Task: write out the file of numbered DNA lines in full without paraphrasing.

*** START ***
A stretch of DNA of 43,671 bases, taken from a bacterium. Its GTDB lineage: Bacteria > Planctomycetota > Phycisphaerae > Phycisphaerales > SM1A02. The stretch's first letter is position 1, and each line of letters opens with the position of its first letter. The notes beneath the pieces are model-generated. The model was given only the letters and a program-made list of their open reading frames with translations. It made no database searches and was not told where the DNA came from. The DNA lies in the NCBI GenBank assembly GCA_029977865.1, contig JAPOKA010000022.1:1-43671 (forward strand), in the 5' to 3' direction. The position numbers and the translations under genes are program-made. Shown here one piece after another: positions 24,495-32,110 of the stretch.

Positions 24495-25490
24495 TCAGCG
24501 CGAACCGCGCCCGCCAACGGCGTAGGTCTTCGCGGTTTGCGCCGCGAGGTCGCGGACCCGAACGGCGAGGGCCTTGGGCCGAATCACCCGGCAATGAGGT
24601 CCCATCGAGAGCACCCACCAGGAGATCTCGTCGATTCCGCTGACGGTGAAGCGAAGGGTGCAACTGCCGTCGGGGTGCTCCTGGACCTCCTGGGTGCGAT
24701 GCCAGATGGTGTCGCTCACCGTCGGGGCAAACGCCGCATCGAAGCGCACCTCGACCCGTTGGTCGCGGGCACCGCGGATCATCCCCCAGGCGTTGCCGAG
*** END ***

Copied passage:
A stretch of DNA of 43,671 bases, taken from a bacterium. Its GTDB lineage: Bacteria > Planctomycetota > Phycisphaerae > Phycisphaerales > SM1A02. The stretch's first letter is position 1, and each line of letters opens with the position of its first letter. The notes beneath the pieces are model-generated. The model was given only the letters and a program-made list of their open reading frames with translations. It made no database searches and was not told where the DNA came from. The DNA lies in the NCBI GenBank assembly GCA_029977865.1, contig JAPOKA010000022.1:1-43671 (forward strand), in the 5' to 3' direction. The position numbers and the translations under genes are program-made. Shown here one piece after another: positions 24,495-32,110 of the stretch.

Positions 24495-25490
24495 TCAGCG
24501 CGAACCGCGCCCGCCAACGGCGTAGGTCTTCGCGGTTTGCGCCGCGAGGTCGCGGACCCGAACGGCGAGGGCCTTGGGCCGAATCACCCGGCAATGAGGT
24601 CCCATCGAGAGCACCCACCAGGAGATCTCGTCGATTCCGCTGACGGTGAAGCGAAGGGTGCAACTGCCGTCGGGGTGCTCCTGGACCTCCTGGGTGCGAT
24701 GCCAGATGGTGTCGCTCACCGTCGGGGCAAACGCCGCATCGAAGCGCACCTCGACCCGTTGGTCGCGGGCACCGCGGATCATCCCCCAGGCGTTGCCGAG